As a lifelong sufferer of severe depression and anxiety, joy is a rare and precious thing, happy moments so few and far between. Last week I was able to scrape together a few dollars to drive about 6 hours south to one of my favorite places: Summer Lake Hot Springs. It’s a little place not far from the tiny town of Paisley, along one of the popular routes to Burning Man. I’ve always loved it there, there’s something magical and soothing about that place, and the couple of days i stayed there were the most calm, the closest to happiness, that I have felt in so very long.
Who doesn’t love waking up to horses calmly mowing the grass
The remains of a meditation maze that a friend of mine built several years ago. it’s still lovely as it’s slowly reclaimed by the desert scrub
The view from inside the Barn. it’s a lovely, creaky old structure with sofas and art, a calm place to rest in the shade, or catch some sleep if you’re a traveler without a tent to shelter in
Inside the Barn
I’ve always been a sucker for rusty old farm equipment
I’d made a white gown that I had planned to wear at Burning Man, but since I wasn’t able to go, I brought it to Summer Lake with me. I don’t have many photos that show me feeling at ease, at peace, alive and beautiful, but this is one of them.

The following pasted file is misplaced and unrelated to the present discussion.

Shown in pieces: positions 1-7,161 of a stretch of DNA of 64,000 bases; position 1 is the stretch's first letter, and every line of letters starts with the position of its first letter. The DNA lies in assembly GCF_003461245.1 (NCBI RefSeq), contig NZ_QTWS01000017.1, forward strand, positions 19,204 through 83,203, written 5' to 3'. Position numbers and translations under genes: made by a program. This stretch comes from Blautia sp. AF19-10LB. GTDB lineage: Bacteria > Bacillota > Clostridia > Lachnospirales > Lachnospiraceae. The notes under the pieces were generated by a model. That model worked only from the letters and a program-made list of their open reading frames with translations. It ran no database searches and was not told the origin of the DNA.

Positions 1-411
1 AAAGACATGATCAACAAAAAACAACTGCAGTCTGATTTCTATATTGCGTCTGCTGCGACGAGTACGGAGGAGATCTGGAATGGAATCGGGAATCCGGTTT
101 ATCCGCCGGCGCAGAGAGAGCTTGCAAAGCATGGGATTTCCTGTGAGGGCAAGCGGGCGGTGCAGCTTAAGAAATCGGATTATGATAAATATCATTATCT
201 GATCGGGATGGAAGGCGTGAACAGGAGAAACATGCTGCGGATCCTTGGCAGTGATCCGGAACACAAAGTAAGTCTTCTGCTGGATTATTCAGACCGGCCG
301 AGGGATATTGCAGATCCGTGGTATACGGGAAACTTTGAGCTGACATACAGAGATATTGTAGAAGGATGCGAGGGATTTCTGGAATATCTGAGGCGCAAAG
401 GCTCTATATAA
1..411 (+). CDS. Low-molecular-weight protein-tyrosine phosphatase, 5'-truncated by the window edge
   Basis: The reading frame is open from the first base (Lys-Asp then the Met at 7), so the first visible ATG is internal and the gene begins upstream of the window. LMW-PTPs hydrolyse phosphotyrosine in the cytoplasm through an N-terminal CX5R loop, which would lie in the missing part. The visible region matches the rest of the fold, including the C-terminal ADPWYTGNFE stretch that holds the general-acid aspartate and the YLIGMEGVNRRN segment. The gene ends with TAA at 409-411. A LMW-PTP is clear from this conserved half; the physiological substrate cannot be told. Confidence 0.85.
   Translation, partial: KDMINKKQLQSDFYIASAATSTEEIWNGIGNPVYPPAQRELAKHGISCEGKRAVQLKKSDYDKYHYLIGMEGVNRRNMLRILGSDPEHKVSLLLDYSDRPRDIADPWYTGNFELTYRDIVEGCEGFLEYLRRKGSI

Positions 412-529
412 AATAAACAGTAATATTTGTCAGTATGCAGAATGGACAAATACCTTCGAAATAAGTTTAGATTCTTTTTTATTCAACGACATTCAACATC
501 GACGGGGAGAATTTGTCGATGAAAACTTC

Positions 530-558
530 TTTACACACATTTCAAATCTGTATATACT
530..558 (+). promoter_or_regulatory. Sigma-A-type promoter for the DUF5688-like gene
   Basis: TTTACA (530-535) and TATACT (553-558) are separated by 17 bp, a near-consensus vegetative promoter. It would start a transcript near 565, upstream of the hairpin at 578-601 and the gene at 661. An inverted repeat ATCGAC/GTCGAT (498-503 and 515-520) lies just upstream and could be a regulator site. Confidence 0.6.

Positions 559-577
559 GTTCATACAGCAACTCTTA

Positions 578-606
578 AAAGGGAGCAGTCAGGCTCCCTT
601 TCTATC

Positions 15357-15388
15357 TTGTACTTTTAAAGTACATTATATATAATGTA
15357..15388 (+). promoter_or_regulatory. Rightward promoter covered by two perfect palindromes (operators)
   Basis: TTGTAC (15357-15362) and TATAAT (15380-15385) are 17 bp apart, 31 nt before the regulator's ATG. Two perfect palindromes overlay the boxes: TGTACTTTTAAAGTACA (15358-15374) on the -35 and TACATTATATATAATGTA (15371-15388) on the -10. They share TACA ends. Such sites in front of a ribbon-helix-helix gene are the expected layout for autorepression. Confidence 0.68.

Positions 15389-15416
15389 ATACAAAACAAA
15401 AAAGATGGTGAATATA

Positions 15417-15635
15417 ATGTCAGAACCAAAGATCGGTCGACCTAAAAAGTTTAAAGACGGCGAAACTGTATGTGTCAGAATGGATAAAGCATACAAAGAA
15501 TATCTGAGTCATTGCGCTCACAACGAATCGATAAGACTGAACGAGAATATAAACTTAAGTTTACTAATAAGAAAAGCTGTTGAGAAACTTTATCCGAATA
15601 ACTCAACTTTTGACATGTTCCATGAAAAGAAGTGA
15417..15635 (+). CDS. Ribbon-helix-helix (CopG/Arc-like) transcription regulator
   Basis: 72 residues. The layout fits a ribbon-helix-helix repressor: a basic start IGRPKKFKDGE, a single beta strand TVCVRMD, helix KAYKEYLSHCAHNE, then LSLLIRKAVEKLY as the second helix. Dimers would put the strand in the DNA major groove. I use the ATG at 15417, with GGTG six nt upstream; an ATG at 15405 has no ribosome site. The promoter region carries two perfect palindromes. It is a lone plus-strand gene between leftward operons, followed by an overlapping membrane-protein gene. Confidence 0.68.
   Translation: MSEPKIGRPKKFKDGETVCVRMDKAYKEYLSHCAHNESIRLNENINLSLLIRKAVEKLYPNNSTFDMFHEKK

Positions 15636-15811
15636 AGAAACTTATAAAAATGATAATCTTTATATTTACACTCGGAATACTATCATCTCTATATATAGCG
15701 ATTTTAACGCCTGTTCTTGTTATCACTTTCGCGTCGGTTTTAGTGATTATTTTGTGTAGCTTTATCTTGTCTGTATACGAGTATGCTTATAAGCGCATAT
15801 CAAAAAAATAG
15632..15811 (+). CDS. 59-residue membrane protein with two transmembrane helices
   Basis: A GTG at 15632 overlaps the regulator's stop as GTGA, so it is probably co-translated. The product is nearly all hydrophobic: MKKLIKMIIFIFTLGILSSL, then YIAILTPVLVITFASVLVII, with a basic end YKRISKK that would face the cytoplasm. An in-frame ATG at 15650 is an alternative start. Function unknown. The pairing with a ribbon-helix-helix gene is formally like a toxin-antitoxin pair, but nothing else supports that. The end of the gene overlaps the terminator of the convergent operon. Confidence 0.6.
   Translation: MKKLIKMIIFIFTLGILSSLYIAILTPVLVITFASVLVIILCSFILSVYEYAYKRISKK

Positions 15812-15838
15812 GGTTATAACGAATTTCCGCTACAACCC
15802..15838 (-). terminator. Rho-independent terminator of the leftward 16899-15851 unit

And a rainbow to send me off as I reluctantly made my way home
Coming back to my house in Washington was so very hard. To leave one of the few places where I feel free from my demons, just to return to a place that is so full of them I can barely breathe. The bad times help you appreciate how wonderful the good times are, but it feels like the good is so brief, and the bad is so endless.
When I finally came home I had a breakdown, a bad one. It almost got to the point where I needed to be hospitalized, but a few friends sprang into action after I made a frantic plea on social media and one of them called my therapist, since I literally wasn’t capable, and he called me and talked me down just enough for me to regain a grip. It’s funny, and sad, how sometimes all we need is one person, just one, to go a little way out of their way to let us know that we are cared about. Just one. And it’s even more sad to know that there are people who don’t even have one. That’s not how it should be. Ever.